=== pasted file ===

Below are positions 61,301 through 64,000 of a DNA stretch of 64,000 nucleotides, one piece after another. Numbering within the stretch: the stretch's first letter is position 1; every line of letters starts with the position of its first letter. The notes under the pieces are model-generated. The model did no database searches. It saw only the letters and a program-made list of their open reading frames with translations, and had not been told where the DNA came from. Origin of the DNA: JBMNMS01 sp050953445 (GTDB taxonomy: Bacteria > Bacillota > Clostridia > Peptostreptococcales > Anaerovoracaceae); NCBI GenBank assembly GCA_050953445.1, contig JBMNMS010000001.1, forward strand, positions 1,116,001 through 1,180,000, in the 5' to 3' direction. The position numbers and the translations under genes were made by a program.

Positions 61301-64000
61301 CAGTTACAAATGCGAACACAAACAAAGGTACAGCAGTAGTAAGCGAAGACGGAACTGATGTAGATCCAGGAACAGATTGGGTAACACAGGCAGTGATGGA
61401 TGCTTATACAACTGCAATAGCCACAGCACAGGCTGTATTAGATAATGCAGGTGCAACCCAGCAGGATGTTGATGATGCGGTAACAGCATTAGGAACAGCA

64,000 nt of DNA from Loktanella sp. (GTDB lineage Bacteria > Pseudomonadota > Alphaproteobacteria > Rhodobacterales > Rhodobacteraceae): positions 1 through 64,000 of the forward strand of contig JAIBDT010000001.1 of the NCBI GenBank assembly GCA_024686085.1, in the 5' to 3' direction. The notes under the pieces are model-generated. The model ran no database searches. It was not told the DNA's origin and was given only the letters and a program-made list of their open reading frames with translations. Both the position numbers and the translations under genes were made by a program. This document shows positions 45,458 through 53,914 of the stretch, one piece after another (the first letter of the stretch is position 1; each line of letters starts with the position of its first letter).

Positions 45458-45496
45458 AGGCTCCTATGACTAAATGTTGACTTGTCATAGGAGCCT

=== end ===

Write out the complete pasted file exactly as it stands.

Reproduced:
Below are positions 61,301 through 64,000 of a DNA stretch of 64,000 nucleotides, one piece after another. Numbering within the stretch: the stretch's first letter is position 1; every line of letters starts with the position of its first letter. The notes under the pieces are model-generated. The model did no database searches. It saw only the letters and a program-made list of their open reading frames with translations, and had not been told where the DNA came from. Origin of the DNA: JBMNMS01 sp050953445 (GTDB taxonomy: Bacteria > Bacillota > Clostridia > Peptostreptococcales > Anaerovoracaceae); NCBI GenBank assembly GCA_050953445.1, contig JBMNMS010000001.1, forward strand, positions 1,116,001 through 1,180,000, in the 5' to 3' direction. The position numbers and the translations under genes were made by a program.

Positions 61301-64000
61301 CAGTTACAAATGCGAACACAAACAAAGGTACAGCAGTAGTAAGCGAAGACGGAACTGATGTAGATCCAGGAACAGATTGGGTAACACAGGCAGTGATGGA
61401 TGCTTATACAACTGCAATAGCCACAGCACAGGCTGTATTAGATAATGCAGGTGCAACCCAGCAGGATGTTGATGATGCGGTAACAGCATTAGGAACAGCA

64,000 nt of DNA from Loktanella sp. (GTDB lineage Bacteria > Pseudomonadota > Alphaproteobacteria > Rhodobacterales > Rhodobacteraceae): positions 1 through 64,000 of the forward strand of contig JAIBDT010000001.1 of the NCBI GenBank assembly GCA_024686085.1, in the 5' to 3' direction. The notes under the pieces are model-generated. The model ran no database searches. It was not told the DNA's origin and was given only the letters and a program-made list of their open reading frames with translations. Both the position numbers and the translations under genes were made by a program. This document shows positions 45,458 through 53,914 of the stretch, one piece after another (the first letter of the stretch is position 1; each line of letters starts with the position of its first letter).

Positions 45458-45496
45458 AGGCTCCTATGACTAAATGTTGACTTGTCATAGGAGCCT